John Harrison's marine chronometers

Have you ever wondered how longitude was calculated before the era of GPS navigation? The concept, known as the timekeeper method, is simple. The Earth, which revolves around the Sun once every 24 hours, is divided into 360° of longitude. Longitude can therefore be calculated by comparing the local time, as defined by the Sun's position at local noon, with the time at a known place, such as Greenwich, UK. Every hour of time difference corresponds to 15° of longitude, so a time difference of 6 hours corresponds to 90° of longitude and 12 hours corresponds to 180°.

John Harrison first proposed the timekeeper method in 1730. He was a “horologist”, a master craftsperson skilled in both the theory and practice of time, and was already building accurate clocks for use on land. Unfortunately, such clocks didn’t work at sea because their pendulum mechanisms couldn’t cope with ships’ motions.

Sixteen years earlier, in 1714, the British Government had created the “longitude awards'' with a grand prize of £20,000 for a method that could determine longitude within half a degree of accuracy. In 1730, Harrison was approached by the British government to develop a sufficiently accurate timepiece at sea, a “marine chronometer”. His first clock, completed five years later, was deemed good enough to warrant sea trials. Unfortunately, the clock lost time on the outward voyage but performed better on the return voyage.


Nevertheless, he received £250 to develop an improved version, known as H2. That, too, was inaccurate, but he persisted for another 19 years to construct his third clock, H3.


H3 had over 700 precisely engineered parts and he was awarded the Royal Society's Copley Medal for this work. Even before it was completed though, Harrison realized the heavy balances were unstable and he began working on a radical new prototype.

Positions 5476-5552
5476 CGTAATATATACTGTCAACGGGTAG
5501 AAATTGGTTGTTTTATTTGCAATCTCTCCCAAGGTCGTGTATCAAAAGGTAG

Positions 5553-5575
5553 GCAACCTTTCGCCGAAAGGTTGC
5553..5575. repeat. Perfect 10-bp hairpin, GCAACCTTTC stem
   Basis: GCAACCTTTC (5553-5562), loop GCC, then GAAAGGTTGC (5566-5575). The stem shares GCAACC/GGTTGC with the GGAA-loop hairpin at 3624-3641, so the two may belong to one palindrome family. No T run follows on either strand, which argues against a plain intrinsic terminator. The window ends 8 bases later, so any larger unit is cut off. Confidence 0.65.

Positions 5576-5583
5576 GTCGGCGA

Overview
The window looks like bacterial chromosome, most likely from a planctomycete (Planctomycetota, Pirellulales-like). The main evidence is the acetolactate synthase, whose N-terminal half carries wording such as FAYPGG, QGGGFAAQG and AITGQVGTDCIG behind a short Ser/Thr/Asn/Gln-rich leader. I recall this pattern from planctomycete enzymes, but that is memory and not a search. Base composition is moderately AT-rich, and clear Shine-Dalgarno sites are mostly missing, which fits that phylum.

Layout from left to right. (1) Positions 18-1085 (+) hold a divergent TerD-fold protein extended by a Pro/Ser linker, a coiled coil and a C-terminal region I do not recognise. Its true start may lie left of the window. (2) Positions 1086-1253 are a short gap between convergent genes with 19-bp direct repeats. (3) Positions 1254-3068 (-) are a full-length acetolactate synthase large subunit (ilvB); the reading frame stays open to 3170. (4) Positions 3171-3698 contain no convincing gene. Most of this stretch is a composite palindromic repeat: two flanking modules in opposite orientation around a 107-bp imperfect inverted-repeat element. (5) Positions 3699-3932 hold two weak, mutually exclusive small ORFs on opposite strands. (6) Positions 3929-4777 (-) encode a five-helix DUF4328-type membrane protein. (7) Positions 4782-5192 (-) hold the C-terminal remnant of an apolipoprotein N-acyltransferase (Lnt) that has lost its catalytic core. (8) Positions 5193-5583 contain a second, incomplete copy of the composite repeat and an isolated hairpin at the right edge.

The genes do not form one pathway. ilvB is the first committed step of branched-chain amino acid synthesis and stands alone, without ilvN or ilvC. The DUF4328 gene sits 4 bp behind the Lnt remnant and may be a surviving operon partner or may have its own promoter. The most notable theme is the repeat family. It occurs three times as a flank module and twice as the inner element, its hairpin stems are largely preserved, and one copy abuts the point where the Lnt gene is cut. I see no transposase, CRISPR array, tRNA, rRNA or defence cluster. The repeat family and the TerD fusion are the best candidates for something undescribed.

His fourth clock, the “sea watch”, was a masterpiece of timekeeping that worked at sea (top photo). It finally proved that the timekeeper method of finding longitude was practical. In 1772, in recognition of this great achievement, Parliament awarded Harrison most of the remainder of the £20,000 reward and his clocks quickly became popular with mariners during the 19th century.

John Harrison.

The timekeeper method is still used today, almost three centuries after it was first proposed by Harrison. GPS positioning also relies on accurate timekeeping, albeit using a different method. GPS satellites carry extremely accurate atomic clocks, which are used to insert times in each broadcast message. The receiver uses the time difference between the time the signal was received and the broadcast time to compute the distance from the receiver to the satellite. By using four satellites, receivers can compute latitude, longitude, altitude and local time.


PS All photos were taken by me during a visit to the Royal Observatory, Greenwich, UK in October 2022.